The classic Hanbury Brown–Twiss experiment is analyzed in the space–frequency domain by taking into account the vectorial nature of the radiation. We show that as in scalar theory, the degree of electromagnetic coherence fully characterizes the fluctuations of the photoelectron currents when a random vector field with Gaussian statistics is incident onto the detectors. Interpretation of this result in terms of the modulations of optical intensity and polarization state in two-beam interference is discussed. We demonstrate that the degree of cross-polarization may generally diverge. We also evaluate the effects of the state of polarization on the correlations of intensity fluctuations in various circumstances.
©2011 Optical Society of America
The classic Hanbury Brown–Twiss experiment has played a major role in the development of astronomy and quantum optics [1–3]. The experiment concerns the correlations between photons in two beams of light as evidenced by the correlations of the fluctuations of photoelectron currents produced by two detectors, one placed in each beam. The phenomenon has been studied in detail using both the classical and quantum theory of light. The photoelectron current is normally taken proportional to the intensity of the light falling onto the detector, and additional noise sources in the detectors and electronics are neglected. Most analyses have considered one polarization mode only which amounts to a scalar-wave treatment of the incident radiation. As vector theories for coherence and polarization in randomly fluctuating electromagnetic fields have been developed [4, 5], the Hanbury Brown–Twiss phenomenon in the context of vector waves has also begun to attract interest.
Some years ago, in 2003, the Hanbury Brown–Twiss effect with classical vector-valued fields was briefly analyzed in the space–time domain . It was shown that for stationary electromagnetic waves obeying Gaussian statistics the normalized intensity correlation function, at points r 1 and r 2 and times separated by τ, is given by the square of the electromagnetic degree of coherence γE (r 1, r 2, τ), as defined by Eq. (6) of . This result is closely related to stellar intensity interferometry with a delay line. The quantity γE (r 1, r 2, τ) is a measure of the correlations among all the electric field components at r 1 and r 2 and it equals unity if, and only if, there is a perfect correlation between all components.
Due to physical reasons, the space–frequency representation of coherence and polarization in random electromagnetic fields has lately increasingly gained attention. The temporal and spectral degrees of coherence are related (though not so simply) in scalar theory , but for the corresponding degrees of polarization in stationary electromagnetic beams the situation is considerably more involved [8, 9]. Any analogous relationships between the electromagnetic degrees of coherence, γE (r 1, r 2, τ) and μE (r 1, r 2, ω) as given by Eq. (12) of , have to our knowledge not been examined. However, it is of interest to recall that unlike γE (r 1, r 2, τ), the spectral degree of electromagnetic coherence μE (r 1, r 2, ω) has been studied in the interference of two random electromagnetic beams . In particular, the quantity μE (r 1, r 2, ω), which accounts for the polarization and cross-polarization properties of the light at points r 1 and r 2, is in a natural way related to both the visibility of the intensity fringes and the modulation contrasts of the polarization state, as specified by the Stokes parameters in the interference pattern. Hence it can be expected that μE (r 1, r 2, ω) also has a close bearing on the spectral Hanbury Brown–Twiss effect. In this paper we show that this, indeed, is the case.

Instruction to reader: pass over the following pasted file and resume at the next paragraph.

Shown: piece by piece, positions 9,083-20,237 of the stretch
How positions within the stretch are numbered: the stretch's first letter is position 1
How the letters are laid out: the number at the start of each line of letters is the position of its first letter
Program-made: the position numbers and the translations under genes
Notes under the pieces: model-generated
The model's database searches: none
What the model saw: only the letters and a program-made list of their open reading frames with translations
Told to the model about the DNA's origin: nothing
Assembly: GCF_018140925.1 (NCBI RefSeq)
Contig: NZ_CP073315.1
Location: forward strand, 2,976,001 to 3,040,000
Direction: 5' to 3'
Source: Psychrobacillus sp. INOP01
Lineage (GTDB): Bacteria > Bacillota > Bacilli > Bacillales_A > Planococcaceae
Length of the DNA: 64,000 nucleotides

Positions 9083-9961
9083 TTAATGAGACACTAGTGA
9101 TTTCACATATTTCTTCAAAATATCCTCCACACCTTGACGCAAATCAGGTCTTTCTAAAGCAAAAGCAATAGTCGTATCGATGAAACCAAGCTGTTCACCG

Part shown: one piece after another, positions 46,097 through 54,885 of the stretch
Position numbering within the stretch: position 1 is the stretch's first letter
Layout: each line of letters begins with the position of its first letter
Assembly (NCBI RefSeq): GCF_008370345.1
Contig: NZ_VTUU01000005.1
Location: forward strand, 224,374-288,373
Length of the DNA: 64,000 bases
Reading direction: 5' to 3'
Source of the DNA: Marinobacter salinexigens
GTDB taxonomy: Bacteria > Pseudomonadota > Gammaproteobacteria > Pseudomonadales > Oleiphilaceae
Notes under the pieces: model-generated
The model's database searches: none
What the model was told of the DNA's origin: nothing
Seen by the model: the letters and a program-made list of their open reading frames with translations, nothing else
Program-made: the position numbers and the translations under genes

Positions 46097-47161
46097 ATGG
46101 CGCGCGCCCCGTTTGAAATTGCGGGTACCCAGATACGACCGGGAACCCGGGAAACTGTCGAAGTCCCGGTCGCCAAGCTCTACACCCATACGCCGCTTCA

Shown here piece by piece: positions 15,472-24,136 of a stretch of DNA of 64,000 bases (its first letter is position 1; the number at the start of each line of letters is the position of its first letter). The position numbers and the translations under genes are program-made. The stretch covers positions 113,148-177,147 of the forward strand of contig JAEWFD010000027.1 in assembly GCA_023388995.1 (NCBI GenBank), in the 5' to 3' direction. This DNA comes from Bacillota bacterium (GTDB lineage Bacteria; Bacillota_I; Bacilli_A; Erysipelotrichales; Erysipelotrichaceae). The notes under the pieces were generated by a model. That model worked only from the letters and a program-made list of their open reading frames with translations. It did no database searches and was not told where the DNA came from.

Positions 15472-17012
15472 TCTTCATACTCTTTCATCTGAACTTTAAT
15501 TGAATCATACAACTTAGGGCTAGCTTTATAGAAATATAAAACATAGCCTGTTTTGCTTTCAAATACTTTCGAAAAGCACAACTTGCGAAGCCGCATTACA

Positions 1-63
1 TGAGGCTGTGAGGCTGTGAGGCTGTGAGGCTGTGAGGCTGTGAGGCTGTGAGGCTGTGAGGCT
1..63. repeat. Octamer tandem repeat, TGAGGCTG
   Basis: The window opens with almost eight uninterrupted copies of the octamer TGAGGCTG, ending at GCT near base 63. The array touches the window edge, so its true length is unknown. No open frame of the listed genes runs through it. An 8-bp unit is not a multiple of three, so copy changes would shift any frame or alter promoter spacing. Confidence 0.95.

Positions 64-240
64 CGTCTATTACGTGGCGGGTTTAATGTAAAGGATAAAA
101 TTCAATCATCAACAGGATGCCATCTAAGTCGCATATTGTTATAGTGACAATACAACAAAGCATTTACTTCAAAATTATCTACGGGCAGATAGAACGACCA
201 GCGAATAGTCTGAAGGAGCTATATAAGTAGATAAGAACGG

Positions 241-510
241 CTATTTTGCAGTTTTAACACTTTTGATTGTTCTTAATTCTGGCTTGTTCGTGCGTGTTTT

We make use of the electromagnetic theory of optical coherence in the space–frequency domain  and demonstrate that the Hanbury Brown–Twiss effect with classical, thermal vector fields is fully specified by the spectral electromagnetic degree of coherence, μE (r 1, r 2, ω). This result is entirely analogous to the usual scalar formulation. We also examine the influence of the spatial correlation and the state of polarization on the normalized correlations of intensity fluctuations under a variety of conditions.
Consider a beam-like random optical field that propagates predominantly in the positive z direction. Denoting a realization of the electric field in the space–frequency domain by a column vector E(r, ω) = [Ex(r, ω), Ey(r, ω)]T, where r represents position, ω is angular frequency, and T denotes the transpose, the cross-spectral density matrix of the field assumes the form [12,13]10] 6]. It is real and normalized so that 0 ≤ μE (r 1, r 2, ω) ≤ 1, and it takes on the value unity only when a complete correlation exists between all field components at the two points. We note also that the formulation in Eqs. (1)–(3) holds equally well for one-, two-, and three-dimensional fields, depending on how many components the electric field E(r, ω) has. The one-dimensional case is identical with the traditional scalar-wave formulation.